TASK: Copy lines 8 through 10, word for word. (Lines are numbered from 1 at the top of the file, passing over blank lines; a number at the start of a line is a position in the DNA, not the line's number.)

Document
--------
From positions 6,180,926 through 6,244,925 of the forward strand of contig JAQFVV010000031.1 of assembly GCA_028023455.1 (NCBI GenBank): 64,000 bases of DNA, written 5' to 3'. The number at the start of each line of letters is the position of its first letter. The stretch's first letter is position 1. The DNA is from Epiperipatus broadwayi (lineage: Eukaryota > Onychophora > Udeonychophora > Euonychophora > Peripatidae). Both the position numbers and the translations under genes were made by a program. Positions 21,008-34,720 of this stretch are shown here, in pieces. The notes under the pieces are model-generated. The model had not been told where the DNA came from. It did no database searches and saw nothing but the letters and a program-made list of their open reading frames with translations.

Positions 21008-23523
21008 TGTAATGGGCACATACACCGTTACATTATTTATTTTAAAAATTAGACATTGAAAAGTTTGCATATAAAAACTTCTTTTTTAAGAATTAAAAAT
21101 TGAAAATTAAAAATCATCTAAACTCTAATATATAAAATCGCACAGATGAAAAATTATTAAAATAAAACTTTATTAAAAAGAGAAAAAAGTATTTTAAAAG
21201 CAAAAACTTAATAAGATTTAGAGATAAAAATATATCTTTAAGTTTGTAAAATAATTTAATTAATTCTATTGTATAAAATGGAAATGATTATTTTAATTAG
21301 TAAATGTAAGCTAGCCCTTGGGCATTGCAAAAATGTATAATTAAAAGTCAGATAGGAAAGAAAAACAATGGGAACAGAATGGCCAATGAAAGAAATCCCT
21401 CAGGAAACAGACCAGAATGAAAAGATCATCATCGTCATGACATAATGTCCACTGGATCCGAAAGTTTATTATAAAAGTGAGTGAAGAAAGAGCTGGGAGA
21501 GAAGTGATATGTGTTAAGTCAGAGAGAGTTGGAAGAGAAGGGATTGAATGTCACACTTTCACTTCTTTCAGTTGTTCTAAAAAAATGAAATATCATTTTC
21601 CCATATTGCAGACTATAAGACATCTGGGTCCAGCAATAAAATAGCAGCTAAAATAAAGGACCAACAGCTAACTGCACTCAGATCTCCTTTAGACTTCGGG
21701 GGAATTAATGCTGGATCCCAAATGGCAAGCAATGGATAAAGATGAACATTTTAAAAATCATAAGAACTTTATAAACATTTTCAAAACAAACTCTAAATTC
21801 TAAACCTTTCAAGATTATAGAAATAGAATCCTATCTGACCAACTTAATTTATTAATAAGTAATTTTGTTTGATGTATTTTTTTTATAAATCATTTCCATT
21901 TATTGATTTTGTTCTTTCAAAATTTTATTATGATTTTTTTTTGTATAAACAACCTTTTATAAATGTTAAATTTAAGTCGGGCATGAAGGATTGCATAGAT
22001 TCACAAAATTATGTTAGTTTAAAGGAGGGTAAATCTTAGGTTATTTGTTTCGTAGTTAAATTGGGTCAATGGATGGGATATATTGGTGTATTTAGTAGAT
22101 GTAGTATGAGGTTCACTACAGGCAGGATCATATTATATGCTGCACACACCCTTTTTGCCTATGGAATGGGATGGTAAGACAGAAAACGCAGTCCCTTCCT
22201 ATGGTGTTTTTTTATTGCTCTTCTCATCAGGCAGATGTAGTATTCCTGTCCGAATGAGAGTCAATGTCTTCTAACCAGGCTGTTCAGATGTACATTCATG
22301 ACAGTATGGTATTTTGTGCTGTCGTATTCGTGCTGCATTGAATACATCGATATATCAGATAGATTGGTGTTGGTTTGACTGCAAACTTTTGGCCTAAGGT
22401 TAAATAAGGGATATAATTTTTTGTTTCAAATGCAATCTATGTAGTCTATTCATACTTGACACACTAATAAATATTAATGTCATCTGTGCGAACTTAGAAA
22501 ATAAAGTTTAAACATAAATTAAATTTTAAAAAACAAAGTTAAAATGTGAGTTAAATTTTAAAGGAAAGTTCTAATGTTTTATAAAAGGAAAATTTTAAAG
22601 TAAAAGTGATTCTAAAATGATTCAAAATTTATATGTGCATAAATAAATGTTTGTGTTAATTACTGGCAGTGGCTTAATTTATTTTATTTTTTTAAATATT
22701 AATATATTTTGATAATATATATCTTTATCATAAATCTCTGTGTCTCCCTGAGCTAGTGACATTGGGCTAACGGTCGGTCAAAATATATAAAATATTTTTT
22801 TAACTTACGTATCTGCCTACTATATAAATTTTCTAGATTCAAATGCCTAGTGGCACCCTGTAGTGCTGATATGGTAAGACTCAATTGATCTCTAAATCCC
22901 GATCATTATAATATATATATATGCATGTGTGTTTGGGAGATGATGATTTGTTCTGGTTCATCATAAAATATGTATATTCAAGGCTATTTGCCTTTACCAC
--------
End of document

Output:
21501 GAAGTGATATGTGTTAAGTCAGAGAGAGTTGGAAGAGAAGGGATTGAATGTCACACTTTCACTTCTTTCAGTTGTTCTAAAAAAATGAAATATCATTTTC
21601 CCATATTGCAGACTATAAGACATCTGGGTCCAGCAATAAAATAGCAGCTAAAATAAAGGACCAACAGCTAACTGCACTCAGATCTCCTTTAGACTTCGGG
21701 GGAATTAATGCTGGATCCCAAATGGCAAGCAATGGATAAAGATGAACATTTTAAAAATCATAAGAACTTTATAAACATTTTCAAAACAAACTCTAAATTC